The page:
To press the Honduran government to comply with the precautionary measures granted by the IACHR on March 5 and provide immediate, effective, and carefully consulted protection to members of COPINH, members of Ms. Caceres' family, Mr. Castro and all witnesses in the case.
With this tragic loss, we join together to call for more systemic change. We ask that the State Department make clear to the Honduran government that future partnership and funding depends on demonstrating the political will to investigate and prosecute this crime and all crimes against human rights defenders.
The Honduran government must make the mechanism for protection of human rights defenders, journalists, media workers and justice operators fully operational and adequately funded, with protection measures consulted with beneficiaries.
It must guarantee freedom of expression, including by ending harsh, constant repression of social protests, ensuring an immediate end to intimidating public statements by government officials and members of the military and police that place human rights defenders and journalists in danger, and ending specious prosecution of human rights defenders.
It is crucial that the Honduran government meet, as the IACHR has said, its "obligation of carrying out the prior, free, and informed consultation of indigenous people regarding projects underway on their land and territories and that affect their natural resources."
We support Senator Patrick Leahy's call to abandon the Agua Zarca dam project and to protect the territory that Berta devoted her life to defending. The Honduran government should recognize that the pace and process by which it is facilitating the extraction and trade of natural resources by national and international investors is contributing to social conflict and human rights violations.
We ask the US government:
To urge the Honduran government to meet its obligation to ensure prior, free, and informed consent of indigenous communities and to greatly improve transparency regarding existing and proposed concessions of natural resources.
This should include making public project information regarding the nearly 50 hydropower concessions granted since the start of 2010.
To ensure that no US assistance and support for multilateral bank projects promote or permit development projects without meeting the obligation for ensuring prior, free and informed consent of indigenous communities, nor without ensuring meaningful consultation of all affected communities and that strong human rights, labor rights and environmental safeguards are in place.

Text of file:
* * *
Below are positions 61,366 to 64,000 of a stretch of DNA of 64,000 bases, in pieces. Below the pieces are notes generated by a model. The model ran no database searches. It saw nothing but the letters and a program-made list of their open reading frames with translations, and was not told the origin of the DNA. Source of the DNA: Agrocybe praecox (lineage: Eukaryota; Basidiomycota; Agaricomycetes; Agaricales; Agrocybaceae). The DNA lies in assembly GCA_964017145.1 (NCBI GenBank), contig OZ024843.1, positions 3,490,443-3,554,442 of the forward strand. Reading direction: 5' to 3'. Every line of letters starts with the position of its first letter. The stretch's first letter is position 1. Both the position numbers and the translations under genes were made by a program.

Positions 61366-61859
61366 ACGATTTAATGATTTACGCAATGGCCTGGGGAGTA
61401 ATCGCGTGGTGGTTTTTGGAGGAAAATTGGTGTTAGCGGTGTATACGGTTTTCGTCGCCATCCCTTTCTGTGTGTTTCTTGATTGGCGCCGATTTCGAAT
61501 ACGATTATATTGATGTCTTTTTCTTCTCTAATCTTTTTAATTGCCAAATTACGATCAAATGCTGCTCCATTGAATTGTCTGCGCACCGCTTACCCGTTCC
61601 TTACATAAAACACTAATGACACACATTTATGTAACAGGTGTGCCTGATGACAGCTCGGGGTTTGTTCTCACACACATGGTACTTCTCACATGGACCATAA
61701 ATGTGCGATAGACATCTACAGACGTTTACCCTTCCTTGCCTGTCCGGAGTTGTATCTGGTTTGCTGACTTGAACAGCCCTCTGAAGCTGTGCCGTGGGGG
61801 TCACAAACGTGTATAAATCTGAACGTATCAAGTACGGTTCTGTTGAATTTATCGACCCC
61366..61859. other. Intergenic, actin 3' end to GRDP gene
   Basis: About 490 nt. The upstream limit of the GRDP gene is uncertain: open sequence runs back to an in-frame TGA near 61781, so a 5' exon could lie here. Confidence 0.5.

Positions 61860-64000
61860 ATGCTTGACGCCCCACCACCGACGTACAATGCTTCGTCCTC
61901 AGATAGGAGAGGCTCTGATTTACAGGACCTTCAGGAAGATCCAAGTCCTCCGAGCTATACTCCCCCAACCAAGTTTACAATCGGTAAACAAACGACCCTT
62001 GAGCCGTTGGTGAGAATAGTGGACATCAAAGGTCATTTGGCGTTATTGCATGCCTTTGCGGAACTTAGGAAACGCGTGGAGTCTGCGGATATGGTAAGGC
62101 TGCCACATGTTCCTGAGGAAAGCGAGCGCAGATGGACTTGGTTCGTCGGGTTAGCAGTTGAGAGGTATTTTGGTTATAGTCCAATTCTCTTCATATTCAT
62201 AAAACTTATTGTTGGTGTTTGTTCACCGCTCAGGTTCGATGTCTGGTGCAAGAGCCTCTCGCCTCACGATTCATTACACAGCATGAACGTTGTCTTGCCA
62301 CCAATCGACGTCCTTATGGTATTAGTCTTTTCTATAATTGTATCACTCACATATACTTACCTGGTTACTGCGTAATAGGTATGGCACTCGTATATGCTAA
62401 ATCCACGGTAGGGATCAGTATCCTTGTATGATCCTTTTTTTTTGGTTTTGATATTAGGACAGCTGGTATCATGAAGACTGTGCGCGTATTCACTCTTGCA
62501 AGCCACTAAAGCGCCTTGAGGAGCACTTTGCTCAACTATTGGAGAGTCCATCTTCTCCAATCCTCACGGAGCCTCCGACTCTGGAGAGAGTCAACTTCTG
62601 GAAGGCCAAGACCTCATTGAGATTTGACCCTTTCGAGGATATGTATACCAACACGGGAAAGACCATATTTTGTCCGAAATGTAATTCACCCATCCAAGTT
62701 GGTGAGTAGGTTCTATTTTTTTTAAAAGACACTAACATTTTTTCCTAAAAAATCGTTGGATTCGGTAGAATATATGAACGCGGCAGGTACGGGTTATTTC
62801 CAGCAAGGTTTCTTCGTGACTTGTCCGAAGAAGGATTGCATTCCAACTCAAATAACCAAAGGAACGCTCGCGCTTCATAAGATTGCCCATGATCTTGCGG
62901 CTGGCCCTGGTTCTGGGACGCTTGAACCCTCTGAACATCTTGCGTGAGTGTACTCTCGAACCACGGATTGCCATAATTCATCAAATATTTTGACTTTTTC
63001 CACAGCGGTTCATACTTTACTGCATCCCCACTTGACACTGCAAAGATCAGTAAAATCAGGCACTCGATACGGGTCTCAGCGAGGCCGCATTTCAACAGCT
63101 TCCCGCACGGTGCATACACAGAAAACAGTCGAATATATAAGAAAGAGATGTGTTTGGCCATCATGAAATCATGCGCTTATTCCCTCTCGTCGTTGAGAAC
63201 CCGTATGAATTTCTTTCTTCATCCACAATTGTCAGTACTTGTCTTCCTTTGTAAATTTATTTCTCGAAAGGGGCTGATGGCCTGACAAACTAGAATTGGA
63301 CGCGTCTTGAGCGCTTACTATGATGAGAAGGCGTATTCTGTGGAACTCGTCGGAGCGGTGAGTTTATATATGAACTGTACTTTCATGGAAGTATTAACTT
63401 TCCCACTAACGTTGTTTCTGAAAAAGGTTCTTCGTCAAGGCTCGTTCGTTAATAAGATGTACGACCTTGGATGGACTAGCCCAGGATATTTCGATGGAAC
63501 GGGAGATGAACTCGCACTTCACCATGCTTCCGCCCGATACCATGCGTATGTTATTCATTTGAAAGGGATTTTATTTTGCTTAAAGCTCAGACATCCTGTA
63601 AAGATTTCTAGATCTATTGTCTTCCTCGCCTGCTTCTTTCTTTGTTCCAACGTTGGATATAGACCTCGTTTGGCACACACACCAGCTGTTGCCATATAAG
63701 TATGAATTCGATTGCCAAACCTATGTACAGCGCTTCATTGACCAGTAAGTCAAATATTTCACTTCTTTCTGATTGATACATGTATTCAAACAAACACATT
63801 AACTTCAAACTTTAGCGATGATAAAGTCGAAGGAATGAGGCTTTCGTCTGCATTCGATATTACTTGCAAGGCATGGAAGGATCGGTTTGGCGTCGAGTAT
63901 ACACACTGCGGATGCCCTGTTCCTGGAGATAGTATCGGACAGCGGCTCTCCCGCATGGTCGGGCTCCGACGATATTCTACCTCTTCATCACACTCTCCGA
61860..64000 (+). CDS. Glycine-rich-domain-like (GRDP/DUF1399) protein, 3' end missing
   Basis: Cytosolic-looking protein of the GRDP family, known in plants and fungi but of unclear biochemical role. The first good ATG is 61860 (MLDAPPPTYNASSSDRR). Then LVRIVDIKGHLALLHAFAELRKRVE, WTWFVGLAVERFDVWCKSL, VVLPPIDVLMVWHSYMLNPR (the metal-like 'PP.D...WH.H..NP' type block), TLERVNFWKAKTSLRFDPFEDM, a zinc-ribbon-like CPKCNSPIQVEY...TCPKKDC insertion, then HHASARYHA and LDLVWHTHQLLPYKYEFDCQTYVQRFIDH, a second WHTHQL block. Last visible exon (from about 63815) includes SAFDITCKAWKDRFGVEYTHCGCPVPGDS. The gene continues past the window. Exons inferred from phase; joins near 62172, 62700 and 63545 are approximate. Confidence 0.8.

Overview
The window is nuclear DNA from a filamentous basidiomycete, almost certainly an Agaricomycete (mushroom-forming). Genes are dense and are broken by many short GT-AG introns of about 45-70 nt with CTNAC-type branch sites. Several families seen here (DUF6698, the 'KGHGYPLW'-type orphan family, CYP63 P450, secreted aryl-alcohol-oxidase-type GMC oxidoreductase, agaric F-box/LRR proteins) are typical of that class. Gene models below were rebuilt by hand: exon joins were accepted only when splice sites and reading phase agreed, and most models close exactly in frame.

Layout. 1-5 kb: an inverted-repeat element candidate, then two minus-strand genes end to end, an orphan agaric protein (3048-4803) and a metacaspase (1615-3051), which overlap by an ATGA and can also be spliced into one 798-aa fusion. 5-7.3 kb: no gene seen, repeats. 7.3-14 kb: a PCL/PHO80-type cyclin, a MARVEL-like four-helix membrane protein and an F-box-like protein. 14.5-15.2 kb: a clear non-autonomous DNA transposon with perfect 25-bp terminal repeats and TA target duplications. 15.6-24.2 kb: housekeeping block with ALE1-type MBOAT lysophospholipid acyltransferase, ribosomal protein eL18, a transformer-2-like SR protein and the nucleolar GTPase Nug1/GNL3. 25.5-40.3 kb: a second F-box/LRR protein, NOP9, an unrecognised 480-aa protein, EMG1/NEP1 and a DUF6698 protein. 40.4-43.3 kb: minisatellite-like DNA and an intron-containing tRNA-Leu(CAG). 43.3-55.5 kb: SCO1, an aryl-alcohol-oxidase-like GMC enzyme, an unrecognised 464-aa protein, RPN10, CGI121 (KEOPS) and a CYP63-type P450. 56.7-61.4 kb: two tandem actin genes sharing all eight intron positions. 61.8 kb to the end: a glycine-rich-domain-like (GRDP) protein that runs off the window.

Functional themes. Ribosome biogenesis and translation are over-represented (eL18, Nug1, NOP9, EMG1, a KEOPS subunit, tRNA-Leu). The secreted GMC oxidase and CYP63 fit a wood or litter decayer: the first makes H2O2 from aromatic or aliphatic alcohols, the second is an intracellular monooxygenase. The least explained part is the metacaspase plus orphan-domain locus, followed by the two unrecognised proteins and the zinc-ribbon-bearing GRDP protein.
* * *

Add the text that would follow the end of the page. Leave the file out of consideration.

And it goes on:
Finally, we urge the State Department to suspend all assistance and training to Honduran security forces, with the exception of investigatory and forensic assistance to the police, so long as the murders of Berta Caceres and scores of other Honduran activists remain in impunity.
In addition, we urge the State Department to implement transparently and fully the conditions in the FY2016 State, Foreign Operations bill which link 50 percent of aid to the central government of Honduras to progress on addressing human rights abuses and corruption.
The US government must stand with those who are putting their lives on the line for the protection of human rights and the environment in Honduras.
Human Rights Groups
'Heartbroken' After Berta Caceres' Murder
(March 3, 2016) -- A Washington-based organization said that the US must acknowledge its own involvement in the violence.
International human rights organizations have condemned the assassination of Indigenous leader Berta Caceres in Honduras, and called on the US to recognize its own role in the violence in the Central American country.
"Our hearts are broken. We just lost a powerful woman who dedicated her life to defend the Lenca Indigenous peoples' rights, territory and their sacred Gualcarque River, and one of the strongest voices in Mesoamerica and beyond for the defense of Indigenous peoples' rights and the Mother Earth," Boston-based Grassroots International said in a statement.
"Despite our sorrow, the struggle continues and it is vital for the Lenca people to resist and keep fighting against the extractive projects that want to privatize and destroy territories, rivers and lives. The international solidarity is critical to protect the defenders and continue the struggle."
The Center for Economic and Policy Research noted that pressure on human rights defenders in Honduras is intensifying, and their situation is becoming intolerably dangerous. Co-Director Mark Weisbrot said that the US must acknowledge its own involvement in the violence.